Via Metal Miner
The Copper Monthly Metals Index (MMI) moved sideways from August to September, dropping just 1.36%.
Copper prices continue to trade sideways within a tight range. Amid a lack of bullish or bearish momentum, prices have failed to establish a breakout. Following a 3.34% decline throughout August, prices slid merely 0.53% during the first three weeks of September.
LME Inventories Tripled Since July, Offer No Support to Copper Prices Today
As copper prices remain trapped within an increasingly narrow range, rising LME inventories offer no support. Indeed, LME inventories have more than tripled since mid-July and now sit at their highest level since May 2022. This is a clear sign that current demand remains lackluster.
Inventories appeared to bottom out on July 13 at 54,225 metric tons. This preceded considerable increases in the ensuing months to where they currently stand at 162,900 metric tons. The rise seemed to pick up during September, as inventories jumped by over 60,000 tons throughout the first three weeks.
The long-awaited copper boom has yet to take hold as supply builds. While China continues to roll out stimulus measures and consumer spending appeared to bounce back in August, its property sector remains within an ongoing slump. Therefore, global copper demand can no longer rely on what was once a leading consumer of the red metal.
Meanwhile, the U.S. continues to await the commencement of its more copper-intrusive infrastructure projects. On top of that, the ongoing contraction of the U.S. manufacturing sector has led to limited demand that has thus far prevented a significant upside breakout for copper prices.
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UAW Strike Could Stunt EV Rollout, Copper Demand in the U.S.
Part of the long-term bull narrative for copper relates to the growth of EVs. However, this remains threatened by the ongoing UAW strike. On average, EVs require as much as four times more copper compared to their gasoline-powered counterparts. As China’s property sector declined, experts looked to EVs to replace demand from the once copper-hungry sector.
More than two years ago, the Biden administration announced the ambitious goal of having EVs represent 50% of auto sales by 2030. The ongoing UAW strike, which expanded on Sept. 22, has put green plans from the Big Three automakers, Ford, GM, and Stellantis, on hold. The rising cost of raw materials and higher labor costs, once automakers and the UAW come to an agreement, could substantially derail their abilities to provide consumers with affordable EV options.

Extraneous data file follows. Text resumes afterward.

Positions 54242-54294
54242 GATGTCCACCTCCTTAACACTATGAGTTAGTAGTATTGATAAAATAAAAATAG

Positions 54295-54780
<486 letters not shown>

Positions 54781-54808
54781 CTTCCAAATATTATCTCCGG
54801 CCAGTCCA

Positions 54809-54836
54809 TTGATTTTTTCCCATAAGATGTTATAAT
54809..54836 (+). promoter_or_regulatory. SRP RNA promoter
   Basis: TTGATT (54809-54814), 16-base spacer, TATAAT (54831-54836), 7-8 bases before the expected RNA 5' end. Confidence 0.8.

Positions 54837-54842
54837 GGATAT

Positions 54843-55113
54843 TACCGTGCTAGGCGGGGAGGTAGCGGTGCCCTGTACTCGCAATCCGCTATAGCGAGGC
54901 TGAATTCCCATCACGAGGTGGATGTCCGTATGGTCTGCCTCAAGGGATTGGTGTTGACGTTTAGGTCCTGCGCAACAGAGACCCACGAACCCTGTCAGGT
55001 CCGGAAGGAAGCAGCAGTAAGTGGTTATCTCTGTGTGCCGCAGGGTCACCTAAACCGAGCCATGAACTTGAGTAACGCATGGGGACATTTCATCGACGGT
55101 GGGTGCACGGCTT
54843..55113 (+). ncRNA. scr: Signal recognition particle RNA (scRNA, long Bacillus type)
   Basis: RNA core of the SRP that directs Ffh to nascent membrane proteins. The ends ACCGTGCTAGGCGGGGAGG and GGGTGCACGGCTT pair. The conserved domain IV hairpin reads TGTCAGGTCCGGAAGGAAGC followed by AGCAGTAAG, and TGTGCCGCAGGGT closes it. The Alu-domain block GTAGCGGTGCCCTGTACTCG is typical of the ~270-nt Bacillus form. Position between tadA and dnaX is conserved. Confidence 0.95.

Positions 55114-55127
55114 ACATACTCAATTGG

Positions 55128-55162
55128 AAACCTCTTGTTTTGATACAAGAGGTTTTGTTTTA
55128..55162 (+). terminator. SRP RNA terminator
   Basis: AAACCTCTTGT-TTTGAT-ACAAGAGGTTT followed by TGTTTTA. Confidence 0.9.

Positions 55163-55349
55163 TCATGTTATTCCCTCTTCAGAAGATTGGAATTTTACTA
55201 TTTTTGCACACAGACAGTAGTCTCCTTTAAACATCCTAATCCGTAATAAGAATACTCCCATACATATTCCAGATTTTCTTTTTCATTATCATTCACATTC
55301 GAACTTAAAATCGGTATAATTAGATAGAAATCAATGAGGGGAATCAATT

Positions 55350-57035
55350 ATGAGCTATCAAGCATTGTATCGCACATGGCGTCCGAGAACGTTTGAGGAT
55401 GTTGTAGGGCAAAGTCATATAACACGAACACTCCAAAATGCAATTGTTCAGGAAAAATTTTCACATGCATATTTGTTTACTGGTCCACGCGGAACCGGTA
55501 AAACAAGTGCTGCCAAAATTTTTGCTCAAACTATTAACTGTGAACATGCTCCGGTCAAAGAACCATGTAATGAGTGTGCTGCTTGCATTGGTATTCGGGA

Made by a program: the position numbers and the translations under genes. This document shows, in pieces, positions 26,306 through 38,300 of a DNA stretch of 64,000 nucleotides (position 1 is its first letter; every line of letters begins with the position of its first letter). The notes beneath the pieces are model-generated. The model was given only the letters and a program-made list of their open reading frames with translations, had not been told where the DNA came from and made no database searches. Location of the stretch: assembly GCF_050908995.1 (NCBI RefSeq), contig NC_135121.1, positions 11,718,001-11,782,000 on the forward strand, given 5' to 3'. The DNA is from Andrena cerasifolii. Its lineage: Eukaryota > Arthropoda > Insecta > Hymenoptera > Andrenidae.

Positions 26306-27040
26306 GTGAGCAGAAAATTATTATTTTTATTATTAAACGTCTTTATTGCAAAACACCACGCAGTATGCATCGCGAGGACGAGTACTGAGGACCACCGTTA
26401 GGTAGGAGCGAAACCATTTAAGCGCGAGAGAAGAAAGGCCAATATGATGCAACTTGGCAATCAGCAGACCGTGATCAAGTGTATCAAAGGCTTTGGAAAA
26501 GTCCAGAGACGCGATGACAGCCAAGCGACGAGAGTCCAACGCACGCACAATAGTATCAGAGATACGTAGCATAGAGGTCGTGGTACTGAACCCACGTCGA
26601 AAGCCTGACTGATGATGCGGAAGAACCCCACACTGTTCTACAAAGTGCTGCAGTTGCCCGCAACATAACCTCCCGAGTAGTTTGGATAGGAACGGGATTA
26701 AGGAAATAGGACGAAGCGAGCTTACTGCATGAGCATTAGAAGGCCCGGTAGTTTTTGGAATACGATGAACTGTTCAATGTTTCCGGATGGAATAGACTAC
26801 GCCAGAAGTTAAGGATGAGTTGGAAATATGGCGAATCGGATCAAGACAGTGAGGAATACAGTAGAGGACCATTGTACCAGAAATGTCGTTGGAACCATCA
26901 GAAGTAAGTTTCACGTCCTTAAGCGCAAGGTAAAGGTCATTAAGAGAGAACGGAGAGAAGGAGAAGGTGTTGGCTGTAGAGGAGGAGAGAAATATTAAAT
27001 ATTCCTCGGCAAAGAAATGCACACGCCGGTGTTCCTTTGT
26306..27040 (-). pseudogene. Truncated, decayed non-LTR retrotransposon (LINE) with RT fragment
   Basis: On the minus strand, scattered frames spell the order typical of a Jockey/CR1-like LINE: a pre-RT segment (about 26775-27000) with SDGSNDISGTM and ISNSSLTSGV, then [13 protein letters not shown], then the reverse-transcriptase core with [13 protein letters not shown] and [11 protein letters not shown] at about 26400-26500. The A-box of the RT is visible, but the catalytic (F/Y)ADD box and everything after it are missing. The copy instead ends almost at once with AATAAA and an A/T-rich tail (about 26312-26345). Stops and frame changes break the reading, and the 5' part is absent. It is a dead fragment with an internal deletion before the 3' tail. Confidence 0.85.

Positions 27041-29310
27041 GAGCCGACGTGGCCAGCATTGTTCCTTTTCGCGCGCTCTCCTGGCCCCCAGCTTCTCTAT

Estimates suggest that the Big Three currently spends between $64 to $67 per hour on labor due to their unionized labor forces. Meanwhile, their nonunion competitors spend roughly $55 per hour, and Tesla spends between $45 to $50. On top of already higher labor costs, the average price of an EV sits considerably higher than its gas-power counterpart. According to Cox Automotive, in July 2023, the cost of an EV averaged $53,469, while the gas vehicles averaged $48,334.
It’s true that Federal subsidies have helped close the gap between the two vehicle types substantially in recent years. However, higher labor costs and the rising costs of materials like copper threaten to exacerbate that delta. With the adoption of EVs already facing challenges from battery combustibility to limited driving range between charging stations, this could translate into slower overall growth in the sector, thus limiting its upside pressure on copper prices in the coming years.
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What Does Steel Scrap Tell Us About Copper Prices?
As copper prices remain directionally uncertain in lieu of a strong up or downtrend, shredded steel scrap prices, which boast a relatively strong correlation, appear to support the ongoing sideways trend.
After shredded scrap prices found a bottom in June, they continued to trade sideways through September. Although scrap prices sit above their historical average range (as do copper prices), this appears indicative of the larger sideways trend among base metals.
Scrap prices see impacts from many of the same market conditions as copper. As a result, since 2012, copper prices have boasted an almost 89% correlation to shredded steel scrap prices. This may suggest that the current sideways trend for copper prices will continue, at least in the short term.
By Nichole Bastin
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